The best trail on the mountain for me was definitely Rain Maker. Set up as their version of the famous A-Line trail in Whistler, it is a whole lot of jumps and berms on the way down. While most of the jumps are table tops, there are a few legit gaps.

Here’s a video of just a fraction of the jumps on the way down…

In fact, I got caught off guard and didn’t realize that on my first run. After a couple dozen “safe” jumps I hit a jump blind not realizing there was a decent gap and a knuckle on the landing. I ended up testing the MRP Raze and my new cranks and handlebars right off the bat. Everything held up fine and I rode it out but I made a note to look before I leapt.

One of the nice things about Rainmaker is that you can connect other trails to it towards the bottom for some variety. My favorite option was No Quarter, which had some fun drops, jumps and other assorted fun thrown into it. You had to have a little more skill to navigate everything on No Quarter, which is why it was a less traveled than the bottom of Rainmaker.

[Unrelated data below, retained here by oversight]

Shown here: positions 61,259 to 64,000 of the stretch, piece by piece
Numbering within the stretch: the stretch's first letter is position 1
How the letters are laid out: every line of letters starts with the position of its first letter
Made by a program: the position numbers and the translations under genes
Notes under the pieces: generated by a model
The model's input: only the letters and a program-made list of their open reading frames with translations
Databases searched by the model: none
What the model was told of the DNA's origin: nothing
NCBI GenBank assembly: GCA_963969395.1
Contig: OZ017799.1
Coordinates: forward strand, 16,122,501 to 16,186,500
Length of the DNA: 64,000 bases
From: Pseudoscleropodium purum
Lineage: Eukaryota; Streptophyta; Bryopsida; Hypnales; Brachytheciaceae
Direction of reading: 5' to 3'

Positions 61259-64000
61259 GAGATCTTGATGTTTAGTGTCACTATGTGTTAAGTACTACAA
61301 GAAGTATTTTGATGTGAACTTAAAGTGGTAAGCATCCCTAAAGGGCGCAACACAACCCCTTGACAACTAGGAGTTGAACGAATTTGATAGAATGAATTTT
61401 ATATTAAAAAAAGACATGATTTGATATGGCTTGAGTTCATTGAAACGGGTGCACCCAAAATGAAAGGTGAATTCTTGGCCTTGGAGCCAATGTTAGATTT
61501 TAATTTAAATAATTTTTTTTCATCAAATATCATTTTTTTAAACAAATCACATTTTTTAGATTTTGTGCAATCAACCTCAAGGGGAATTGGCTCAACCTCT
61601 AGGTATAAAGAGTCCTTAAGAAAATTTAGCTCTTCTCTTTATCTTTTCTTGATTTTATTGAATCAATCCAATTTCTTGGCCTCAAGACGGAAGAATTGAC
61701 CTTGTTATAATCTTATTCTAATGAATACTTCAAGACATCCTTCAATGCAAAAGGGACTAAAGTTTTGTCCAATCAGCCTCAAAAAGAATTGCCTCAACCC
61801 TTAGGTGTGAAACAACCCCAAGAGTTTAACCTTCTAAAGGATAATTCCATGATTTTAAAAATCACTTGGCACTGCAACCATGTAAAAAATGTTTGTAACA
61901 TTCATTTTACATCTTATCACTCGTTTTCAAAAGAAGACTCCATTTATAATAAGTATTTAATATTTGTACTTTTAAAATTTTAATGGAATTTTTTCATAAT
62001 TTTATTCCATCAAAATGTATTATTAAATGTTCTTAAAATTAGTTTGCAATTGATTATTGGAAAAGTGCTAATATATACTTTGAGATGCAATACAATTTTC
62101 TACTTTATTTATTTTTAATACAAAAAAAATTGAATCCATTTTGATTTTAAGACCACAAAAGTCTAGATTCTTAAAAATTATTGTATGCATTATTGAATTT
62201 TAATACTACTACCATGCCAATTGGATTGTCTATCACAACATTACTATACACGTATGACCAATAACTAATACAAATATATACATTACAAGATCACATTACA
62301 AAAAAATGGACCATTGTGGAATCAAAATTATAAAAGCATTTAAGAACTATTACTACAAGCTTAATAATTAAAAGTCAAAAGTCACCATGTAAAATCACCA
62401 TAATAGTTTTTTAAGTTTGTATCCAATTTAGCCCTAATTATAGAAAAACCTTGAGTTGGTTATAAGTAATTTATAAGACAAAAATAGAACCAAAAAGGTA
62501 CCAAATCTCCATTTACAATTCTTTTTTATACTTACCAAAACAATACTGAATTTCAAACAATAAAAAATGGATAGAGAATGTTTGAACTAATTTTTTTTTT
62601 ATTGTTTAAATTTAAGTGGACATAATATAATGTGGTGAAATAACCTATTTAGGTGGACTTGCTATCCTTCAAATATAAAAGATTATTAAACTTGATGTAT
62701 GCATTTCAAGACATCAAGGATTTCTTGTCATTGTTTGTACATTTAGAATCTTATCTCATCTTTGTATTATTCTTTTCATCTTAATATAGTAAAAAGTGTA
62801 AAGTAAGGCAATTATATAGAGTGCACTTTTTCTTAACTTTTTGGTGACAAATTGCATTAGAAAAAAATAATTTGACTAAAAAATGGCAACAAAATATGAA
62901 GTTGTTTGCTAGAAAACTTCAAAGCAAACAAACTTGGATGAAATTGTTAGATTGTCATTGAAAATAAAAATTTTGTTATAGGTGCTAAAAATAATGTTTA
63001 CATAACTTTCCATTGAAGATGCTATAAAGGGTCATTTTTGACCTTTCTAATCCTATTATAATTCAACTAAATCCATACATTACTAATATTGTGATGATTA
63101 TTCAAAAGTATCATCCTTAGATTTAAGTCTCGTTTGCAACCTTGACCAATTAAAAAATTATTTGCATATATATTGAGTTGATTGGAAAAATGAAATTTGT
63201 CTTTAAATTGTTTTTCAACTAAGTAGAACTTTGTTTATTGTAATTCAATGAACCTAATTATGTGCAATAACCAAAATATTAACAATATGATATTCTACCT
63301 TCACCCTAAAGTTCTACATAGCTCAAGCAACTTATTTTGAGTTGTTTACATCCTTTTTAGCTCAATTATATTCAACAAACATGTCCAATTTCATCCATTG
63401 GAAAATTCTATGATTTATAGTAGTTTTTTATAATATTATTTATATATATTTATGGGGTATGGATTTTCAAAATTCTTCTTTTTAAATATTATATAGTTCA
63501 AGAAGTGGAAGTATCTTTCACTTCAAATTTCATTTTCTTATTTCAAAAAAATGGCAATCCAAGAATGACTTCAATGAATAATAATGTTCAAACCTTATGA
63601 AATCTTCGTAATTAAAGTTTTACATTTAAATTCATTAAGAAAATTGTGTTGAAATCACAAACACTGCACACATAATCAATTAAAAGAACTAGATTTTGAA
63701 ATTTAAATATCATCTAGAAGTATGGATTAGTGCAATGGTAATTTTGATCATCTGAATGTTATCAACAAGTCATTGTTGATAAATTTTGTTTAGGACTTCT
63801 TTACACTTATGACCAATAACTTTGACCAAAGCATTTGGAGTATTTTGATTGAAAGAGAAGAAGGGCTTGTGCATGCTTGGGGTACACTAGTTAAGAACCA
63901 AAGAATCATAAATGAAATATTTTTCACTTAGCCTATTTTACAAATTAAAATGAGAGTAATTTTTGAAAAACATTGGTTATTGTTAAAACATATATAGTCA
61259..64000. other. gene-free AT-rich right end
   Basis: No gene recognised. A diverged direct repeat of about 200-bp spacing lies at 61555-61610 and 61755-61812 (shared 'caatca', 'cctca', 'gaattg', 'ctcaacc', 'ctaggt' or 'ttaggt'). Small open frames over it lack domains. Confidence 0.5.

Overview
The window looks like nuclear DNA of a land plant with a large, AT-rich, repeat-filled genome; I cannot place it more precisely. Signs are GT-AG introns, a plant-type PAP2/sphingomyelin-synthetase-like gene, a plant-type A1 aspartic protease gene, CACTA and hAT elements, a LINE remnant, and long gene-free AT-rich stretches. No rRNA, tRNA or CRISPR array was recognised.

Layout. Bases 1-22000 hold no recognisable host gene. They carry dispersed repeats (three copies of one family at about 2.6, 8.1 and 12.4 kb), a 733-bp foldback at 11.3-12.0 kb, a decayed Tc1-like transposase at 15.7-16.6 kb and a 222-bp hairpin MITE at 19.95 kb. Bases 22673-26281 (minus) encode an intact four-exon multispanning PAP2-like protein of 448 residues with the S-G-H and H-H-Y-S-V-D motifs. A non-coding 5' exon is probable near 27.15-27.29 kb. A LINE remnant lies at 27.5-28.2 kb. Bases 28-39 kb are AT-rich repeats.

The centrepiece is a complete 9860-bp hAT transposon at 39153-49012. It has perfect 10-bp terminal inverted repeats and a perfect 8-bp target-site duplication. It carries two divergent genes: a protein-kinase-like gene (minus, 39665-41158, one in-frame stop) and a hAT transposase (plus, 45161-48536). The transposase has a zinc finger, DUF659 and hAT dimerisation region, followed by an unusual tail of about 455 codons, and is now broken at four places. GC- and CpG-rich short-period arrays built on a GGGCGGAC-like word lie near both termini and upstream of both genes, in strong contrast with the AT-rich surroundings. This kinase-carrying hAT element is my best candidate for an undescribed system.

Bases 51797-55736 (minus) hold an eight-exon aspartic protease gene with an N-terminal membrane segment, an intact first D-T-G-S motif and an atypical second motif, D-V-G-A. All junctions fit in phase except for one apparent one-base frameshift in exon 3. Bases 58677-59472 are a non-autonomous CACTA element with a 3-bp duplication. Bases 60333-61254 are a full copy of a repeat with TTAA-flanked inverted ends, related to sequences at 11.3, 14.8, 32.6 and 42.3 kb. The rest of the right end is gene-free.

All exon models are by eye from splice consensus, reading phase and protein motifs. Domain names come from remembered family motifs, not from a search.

Bridge drop on No Quarter
Bridge drop on No Quarter

At the bottom you had the BeAllYouCanBe trail (yes, that is how it is spelled). It has some pretty big moves on it, including a sweet step-down to step-up jump and a 20 foot gap I couldn’t seem to get enough speed to clear all the way – all I could manage was getting the front wheel to dirt and using the case deck, which had to be good enough that day.

Oh, and I guess I should mention the Banana Peel trail. It is a mini-slopestyle course as a trail and reminded me a lot of Air Supply up at The Ranch. It was a legit course with big, committed moves. It looked like a lot of fun but I had to admit to myself that it was a bit over my head right now.

Ever since The Ranch shut down last year I haven’t had a place to practice my “go so big it’s scary” skills and they aren’t as sharp as they used to be. It is hard to walk away from something as challenging and fun as that trail looked. But I didn’t want to push it and get hurt while I still had another day of riding to go…or at least that was my excuse.